The ability to adjust retractions during a print is invaluable when tuning in new filaments. You can also use it save a print that experiences too much stringing. Marlin supports adjusting retractions while a print is running - when you have “firmware retraction” enabled. In this article I show you how to use it!

Firmware retraction guide Tuning retractions while a print is running with Community Firmware release 6

A retraction during 3D printing is the act of pulling back filament in order to prevent oozing of filament out of the nozzle. The retraction reduces pressure in the nozzle. Generally a retraction is done before a travel move. If retraction is not sufficient (assuming the filament is decent), then you “bridge” a small amount of filament across the travel move. This is called stringing. The worst thing is that stringing can cause more stringing, because when the nozzle hits stringing on the next layer more filament is pulled out. This causes the classic “lightning” arcs you see in a stringing test.

Different filaments have different retraction behaviors. You may find you need to adjust multiple parameters to prevent oozing:

  • Temperature
  • Amount of filament to retract
  • The speed at which to retract
  • An optional Z-hop

Retraction tests side-by-side Retraction tuning can drive you crazy and needs a lot of manual slicer work if you want to try multiple parameters.

Stringing in a print Retractions can sometimes be burned away - but they will always leave some marks on a print

Enter firmware retraction

Firmware retraction allows you to control any retraction parameters during a print. The slicer enters gcode G10 any time a retraction is needed and gcode G11 at the end of the travel move. Marlin then does a retraction and optional Z-hop.

First you need to configure your slicer to emit firmware retraction commands. I’m using PrusaSlicer here:

Firmware Retract in PrusaSlicer In PrusaSlicer you can find the firmware retraction setting in the “General -> Advanced” section.

I also recommend you add this to your start gcode, so the slicer retraction settings are set as default for the firmware retraction feature:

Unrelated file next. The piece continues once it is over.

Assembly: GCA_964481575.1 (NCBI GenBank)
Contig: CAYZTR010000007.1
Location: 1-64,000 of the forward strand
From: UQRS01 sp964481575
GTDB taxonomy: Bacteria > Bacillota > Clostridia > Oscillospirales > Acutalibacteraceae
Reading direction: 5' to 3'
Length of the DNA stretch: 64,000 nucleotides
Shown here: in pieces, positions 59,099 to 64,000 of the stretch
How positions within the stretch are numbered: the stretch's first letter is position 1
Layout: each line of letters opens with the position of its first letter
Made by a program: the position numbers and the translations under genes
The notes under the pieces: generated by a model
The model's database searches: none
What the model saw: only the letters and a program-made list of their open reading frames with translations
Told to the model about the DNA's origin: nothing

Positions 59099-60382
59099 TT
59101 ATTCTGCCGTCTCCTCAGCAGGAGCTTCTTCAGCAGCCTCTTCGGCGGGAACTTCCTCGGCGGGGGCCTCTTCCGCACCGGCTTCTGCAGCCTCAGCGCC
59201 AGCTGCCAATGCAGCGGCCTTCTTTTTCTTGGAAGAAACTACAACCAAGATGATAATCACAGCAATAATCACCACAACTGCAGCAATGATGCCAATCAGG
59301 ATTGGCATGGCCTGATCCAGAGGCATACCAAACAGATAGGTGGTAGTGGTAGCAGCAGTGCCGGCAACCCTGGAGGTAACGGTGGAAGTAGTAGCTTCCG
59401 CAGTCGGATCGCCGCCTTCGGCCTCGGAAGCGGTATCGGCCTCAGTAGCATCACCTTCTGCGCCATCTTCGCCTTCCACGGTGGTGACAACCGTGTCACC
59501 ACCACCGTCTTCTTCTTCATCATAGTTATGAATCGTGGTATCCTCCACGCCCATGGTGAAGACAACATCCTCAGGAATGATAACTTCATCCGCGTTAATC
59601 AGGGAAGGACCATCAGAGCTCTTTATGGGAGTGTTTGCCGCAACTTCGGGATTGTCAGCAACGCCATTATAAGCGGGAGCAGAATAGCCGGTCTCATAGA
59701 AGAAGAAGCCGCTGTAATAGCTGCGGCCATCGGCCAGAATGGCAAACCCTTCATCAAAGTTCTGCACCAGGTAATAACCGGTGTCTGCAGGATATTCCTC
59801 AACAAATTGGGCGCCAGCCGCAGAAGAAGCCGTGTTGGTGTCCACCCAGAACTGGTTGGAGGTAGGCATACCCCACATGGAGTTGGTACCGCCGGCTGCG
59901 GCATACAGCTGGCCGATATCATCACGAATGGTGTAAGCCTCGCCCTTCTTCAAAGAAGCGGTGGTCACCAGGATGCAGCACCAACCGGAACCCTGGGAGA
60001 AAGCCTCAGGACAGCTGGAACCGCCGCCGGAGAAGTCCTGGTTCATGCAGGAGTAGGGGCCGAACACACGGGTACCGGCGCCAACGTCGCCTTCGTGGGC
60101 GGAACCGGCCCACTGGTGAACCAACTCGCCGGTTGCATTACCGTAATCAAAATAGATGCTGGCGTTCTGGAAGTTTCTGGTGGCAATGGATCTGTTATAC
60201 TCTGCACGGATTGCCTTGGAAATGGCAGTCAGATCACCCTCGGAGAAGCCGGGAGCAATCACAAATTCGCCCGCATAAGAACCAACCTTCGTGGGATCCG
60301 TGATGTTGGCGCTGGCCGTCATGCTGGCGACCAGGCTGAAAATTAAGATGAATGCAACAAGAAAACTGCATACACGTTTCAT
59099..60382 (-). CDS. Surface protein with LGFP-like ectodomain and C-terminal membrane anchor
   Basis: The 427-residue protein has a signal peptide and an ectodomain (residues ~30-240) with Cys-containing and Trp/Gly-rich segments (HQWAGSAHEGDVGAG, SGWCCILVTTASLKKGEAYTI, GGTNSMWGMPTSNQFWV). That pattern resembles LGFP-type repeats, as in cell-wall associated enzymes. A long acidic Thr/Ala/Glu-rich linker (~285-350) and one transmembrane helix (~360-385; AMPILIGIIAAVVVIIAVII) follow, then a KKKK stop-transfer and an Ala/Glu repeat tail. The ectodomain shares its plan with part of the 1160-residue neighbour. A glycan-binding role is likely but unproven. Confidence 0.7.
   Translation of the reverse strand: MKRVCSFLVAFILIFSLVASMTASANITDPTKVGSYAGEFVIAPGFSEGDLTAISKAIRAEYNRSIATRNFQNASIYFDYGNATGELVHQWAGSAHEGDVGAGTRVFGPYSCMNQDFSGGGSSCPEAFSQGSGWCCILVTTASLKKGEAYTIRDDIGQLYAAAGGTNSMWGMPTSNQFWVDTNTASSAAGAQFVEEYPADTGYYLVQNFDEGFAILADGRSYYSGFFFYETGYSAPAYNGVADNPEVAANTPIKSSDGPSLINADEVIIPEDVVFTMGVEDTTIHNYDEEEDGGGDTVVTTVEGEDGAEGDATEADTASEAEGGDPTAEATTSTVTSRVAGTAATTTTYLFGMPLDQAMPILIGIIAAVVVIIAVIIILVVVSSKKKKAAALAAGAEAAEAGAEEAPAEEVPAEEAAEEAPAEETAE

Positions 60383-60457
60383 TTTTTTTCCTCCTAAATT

; Setup firmware retraction settings
M207 F{ retract_speed[0] * 60} S[retract_length_0] Z[retract_lift_0]
M208 F{ deretract_speed[0] * 60} S[retract_restart_extra_0]

Then, slice your typical retraction test and start the print.

Printing

On the touchscreen you can tap the “retraction” button in the bottom or navigate through “Tune -> Advanced tuning -> Retractions”.

Firmware retraction guide Did you know you can actually tap anything in the footer to either navigate to the relevant screen or change the value?

Firmware retraction guide On the firmware retraction screen you can change the most important parameters. Not shown at the bottom: temperature.

When tuning retractions, try playing with these parameters:

  • Temperature
  • Amount of filament to retract
  • The speed at which to retract
  • An optional Z-hop

Note that it may take a few moments for any changes to take effect.

Firmware retraction guide The result of playing with multiple retraction settings during the same print

Overriding slicer retractions

There is also a way for Marlin to override existing retractions. You can use this in the case you don’t want to or cannot use firmware retractions. Marlin calls this feature “auto retract”, I called this in the Community Firmware “override slicer retractions”.

The basic principle on which it operates is that any retractions (which is expressed as a negative movement of the extruder) within a certain amount are overridden. It can’t undo Z-hops you enter in the slicer, but it can completely override the retractions. Simply tap the “override” button at it will apply different retraction settings. Since it needs to override extruder movements, it might work a bit less efficient than true firmware retractions.

It might be enough to save a failing print though.

Conclusion

In this article I’ve shown how to use firmware retraction. It is one of the most undersold features of Marlin. It allows completely tuning retraction within a single print.

Use it to your advantage and happy printing!